Interpol's secretary general tells CNET News.com that his agency should be a central hub for tracking international travelers and compiling fingerprints from criminal suspects.
Interpol Secretary General Ronald Noble on Wednesday suggested two solutions: first, airlines should forward passenger data on international flights to Interpol; and second, nations that arrest foreign visitors should share those fingerprints with the international police agency as well.
Noble, who is meeting on Thursday with American Airlines to discuss the proposal as a pilot project, said linking databases can help detect people flying on passports reported as lost or stolen. Ramzi Yousef, who was convicted of the 1993 World Trade Center bombing, entered the United States carrying a stolen Iraqi passport.
"The goal is to test something, to pilot something, to have all airlines participate in it," Noble said in an interview at CNET News.com's headquarters here. "We're a global organization, but it's a question of who's going to (pay for it) and go first."
Eventually, he envisions expanding the database to encompass other forms of travel, including trains, ocean liners and cruise ships. "It could be needed for any international travel requiring a passport where reservations are made," said Noble, a former New York University law professor and Clinton administration official in the U.S. Treasury Department.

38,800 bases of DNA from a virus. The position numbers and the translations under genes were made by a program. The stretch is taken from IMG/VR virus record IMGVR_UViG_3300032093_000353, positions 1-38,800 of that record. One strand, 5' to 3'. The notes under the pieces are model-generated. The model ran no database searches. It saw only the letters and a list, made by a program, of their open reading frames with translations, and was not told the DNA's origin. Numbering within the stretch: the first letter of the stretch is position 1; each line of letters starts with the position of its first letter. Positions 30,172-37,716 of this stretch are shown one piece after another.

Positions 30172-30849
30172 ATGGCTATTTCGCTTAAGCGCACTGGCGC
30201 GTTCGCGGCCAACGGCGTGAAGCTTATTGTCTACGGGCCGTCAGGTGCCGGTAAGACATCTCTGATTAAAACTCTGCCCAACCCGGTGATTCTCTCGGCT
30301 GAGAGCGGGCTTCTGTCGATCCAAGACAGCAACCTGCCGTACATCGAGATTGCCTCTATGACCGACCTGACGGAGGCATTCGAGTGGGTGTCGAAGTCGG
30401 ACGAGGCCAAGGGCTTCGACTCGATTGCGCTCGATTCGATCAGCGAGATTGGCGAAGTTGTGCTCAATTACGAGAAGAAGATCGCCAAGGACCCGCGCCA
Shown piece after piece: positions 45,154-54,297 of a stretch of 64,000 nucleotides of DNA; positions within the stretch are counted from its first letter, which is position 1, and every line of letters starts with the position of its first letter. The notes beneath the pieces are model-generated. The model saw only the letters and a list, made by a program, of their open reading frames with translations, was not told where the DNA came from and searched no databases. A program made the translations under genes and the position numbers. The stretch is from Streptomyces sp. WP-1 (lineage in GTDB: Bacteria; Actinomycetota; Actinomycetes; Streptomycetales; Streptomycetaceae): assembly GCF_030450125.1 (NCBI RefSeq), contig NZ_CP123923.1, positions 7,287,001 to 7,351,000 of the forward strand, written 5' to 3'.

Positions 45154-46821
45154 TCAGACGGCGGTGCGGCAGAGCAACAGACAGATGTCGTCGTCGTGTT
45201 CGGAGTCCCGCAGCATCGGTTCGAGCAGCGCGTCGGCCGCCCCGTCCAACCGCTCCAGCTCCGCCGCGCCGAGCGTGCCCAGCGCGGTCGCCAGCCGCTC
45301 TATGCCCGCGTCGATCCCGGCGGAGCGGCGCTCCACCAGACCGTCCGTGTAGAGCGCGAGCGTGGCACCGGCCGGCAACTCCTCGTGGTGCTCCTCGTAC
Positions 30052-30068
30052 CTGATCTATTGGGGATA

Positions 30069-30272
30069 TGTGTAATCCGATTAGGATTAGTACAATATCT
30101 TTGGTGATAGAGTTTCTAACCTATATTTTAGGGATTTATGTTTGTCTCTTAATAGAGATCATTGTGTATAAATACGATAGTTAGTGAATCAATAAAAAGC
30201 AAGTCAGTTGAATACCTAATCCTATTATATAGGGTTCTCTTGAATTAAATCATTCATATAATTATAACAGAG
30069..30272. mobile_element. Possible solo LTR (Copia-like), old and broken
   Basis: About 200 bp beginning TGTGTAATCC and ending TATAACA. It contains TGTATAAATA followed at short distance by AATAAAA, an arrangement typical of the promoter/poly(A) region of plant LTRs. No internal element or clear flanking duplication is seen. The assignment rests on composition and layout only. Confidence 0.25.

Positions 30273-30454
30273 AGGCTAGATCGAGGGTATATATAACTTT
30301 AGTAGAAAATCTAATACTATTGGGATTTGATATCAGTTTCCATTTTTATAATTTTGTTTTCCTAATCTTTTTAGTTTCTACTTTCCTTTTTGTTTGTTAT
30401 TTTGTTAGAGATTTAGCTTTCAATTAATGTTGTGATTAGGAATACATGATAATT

The pilot project would gather only passport numbers and the country that issued the passport, and not individual names or other details. (American Airlines did not respond to a request for comment on Wednesday.)
The federal government has worried about fraudulent travel documents in the hands of terrorists, especially when those passports are issued by countries whose citizens can enter the United States without a visa. In May, the Department of Homeland Security announced it would begin using Interpol's database of 7 million lost or stolen passports to screen foreign travelers. The U.S. began reporting its own lost or stolen passports to Interpol in 2004.
Airlines on U.S.-bound flights originating abroad already submit what's known as Advance Passenger Information System data--including names and passport numbers--to Homeland Security before the flight lands. Federal agents compare that information with data in a Treasury Department computer system that includes wanted persons, violent felons, suspected terrorists and international fugitives. Agents can mark passengers for more intensive screening that takes place when they go through immigration.
But there is no centralized international database of passports used in travel, which Noble said could eventually be expanded to track fugitives and people such as sex offenders who may be barred from traveling to certain countries known for sex tourism as part of their probation. "I believe that a country has a right to know where its passport goes," he said. "Wherever a country wants to track the passport, as long as its laws allow it, and it doesn't violate (Interpol's) constitution, we're prepared to support it."
Important details of any pilot project remain murky, including privacy concerns and the question of which nations could access the central repository of passport data. Noble did suggest that the numbers would be accessible only to the nation that issued the passport in the first place--meaning the United States could track its own citizens but not, say, Iranians.